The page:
We often get emails from our readers and listeners wondering what they should practice. While we have plenty of answers to that in our archives such as our 21 quick-fire jazz skills and our beginner’s guide to playing jazz, sometimes it can be helpful to have a small tangible, achievable goal to work towards.

When I get stuck not knowing exactly what to practice, I always go looking into three main categories: technique, jazz repertoire, and jazz language.

Technique: working on things that will help improve your abilities on your instrument. Furthermore, working on things that will help you understand your instrument better. The more your instrument is holding you back, the more difficult playing jazz music will be. We want to break free of everything holding us back.

Jazz repertoire: learning jazz standards which are the vehicles in which jazz musicians use to improvise. Learning jazz standards is important because they will help us learn the jazz language, and understand the music better.

Jazz language: working on specific things that will help you play better jazz language. This often has a lot to do with learning licks, solos, and lines by ear from important jazz musicians. It’s all about mimicking.

To help you get on the right track, I’ve created a simple 7-day practice routine for you. As I always do, this routine follows the less is more rule. I believe that it is important to focus on only a few things at a time, and really get inside of those things. Information overload doesn’t help us learn. It only bogs us down and hinders us from truly getting the most out of what we are learning. Therefore, you will only practice 1 thing from those categories each day.

It’s important to mention that this routine is a quite watered-down excerpt of my e-Course 30 Steps to Better Jazz Playing. If you really want to get serious about your jazz practicing, I would check it out. But for now, this is a great start!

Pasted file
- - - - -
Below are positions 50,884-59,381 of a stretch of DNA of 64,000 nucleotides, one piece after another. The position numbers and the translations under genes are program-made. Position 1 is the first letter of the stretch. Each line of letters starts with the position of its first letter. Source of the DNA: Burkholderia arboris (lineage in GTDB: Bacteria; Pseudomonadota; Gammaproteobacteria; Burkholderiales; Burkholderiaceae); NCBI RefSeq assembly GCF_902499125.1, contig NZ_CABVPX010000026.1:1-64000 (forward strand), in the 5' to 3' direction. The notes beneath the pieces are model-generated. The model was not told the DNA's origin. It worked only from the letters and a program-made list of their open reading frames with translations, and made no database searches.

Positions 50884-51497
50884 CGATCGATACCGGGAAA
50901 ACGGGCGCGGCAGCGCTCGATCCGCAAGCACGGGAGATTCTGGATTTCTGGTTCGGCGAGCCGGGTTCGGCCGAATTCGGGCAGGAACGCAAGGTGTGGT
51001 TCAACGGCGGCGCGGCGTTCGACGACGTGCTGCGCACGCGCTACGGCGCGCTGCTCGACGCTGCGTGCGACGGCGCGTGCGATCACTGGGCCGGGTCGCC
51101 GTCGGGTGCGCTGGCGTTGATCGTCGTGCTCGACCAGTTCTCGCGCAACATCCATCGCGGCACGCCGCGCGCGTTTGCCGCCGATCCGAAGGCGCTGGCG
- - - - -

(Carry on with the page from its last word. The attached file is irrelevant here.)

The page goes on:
7 Day Jazz Practice Routine

Day 1

  • Technique: Practice the 1st pattern in this 6 Patterns for Major Scales handout.
  • Repertoire: Pick a jazz standard you want to learn in our Index and learn only the melody by ear.
  • Jazz Language: Find a jazz lick you like from a recording over a particular chord or chord progression, learn it from the recording by ear, and transpose it into concert C and F. You will be learning it in all 12 keys.

Day 2

  • Technique: Practice the 2nd pattern in the 6 Patterns for Major Scales handout.
  • Repertoire: Learn the chords/harmony of the jazz standard you are learning by ear. You can check your work later with the chord charts provided in the Index.
  • Jazz Language: Take the lick you learned on Day 1 and transpose it into concert Bb and Eb.

Day 3

  • Technique: Practice the 3rd pattern in the 6 Patterns for Major Scales handout.
  • Repertoire: Practice working on playing the arpeggios of the harmony in the jazz standard you are learning. You can find a good example here.
  • Jazz Language: Take your lick and transpose it into concert Ab and Db.

Day 4

  • Technique: Practice the 4th pattern in the 6 Patterns for Major Scales handout.
  • Repertoire: Simply practice playing the head, and improvising over the jazz standard you are learning, using a metronome or the play-along provided in the Index.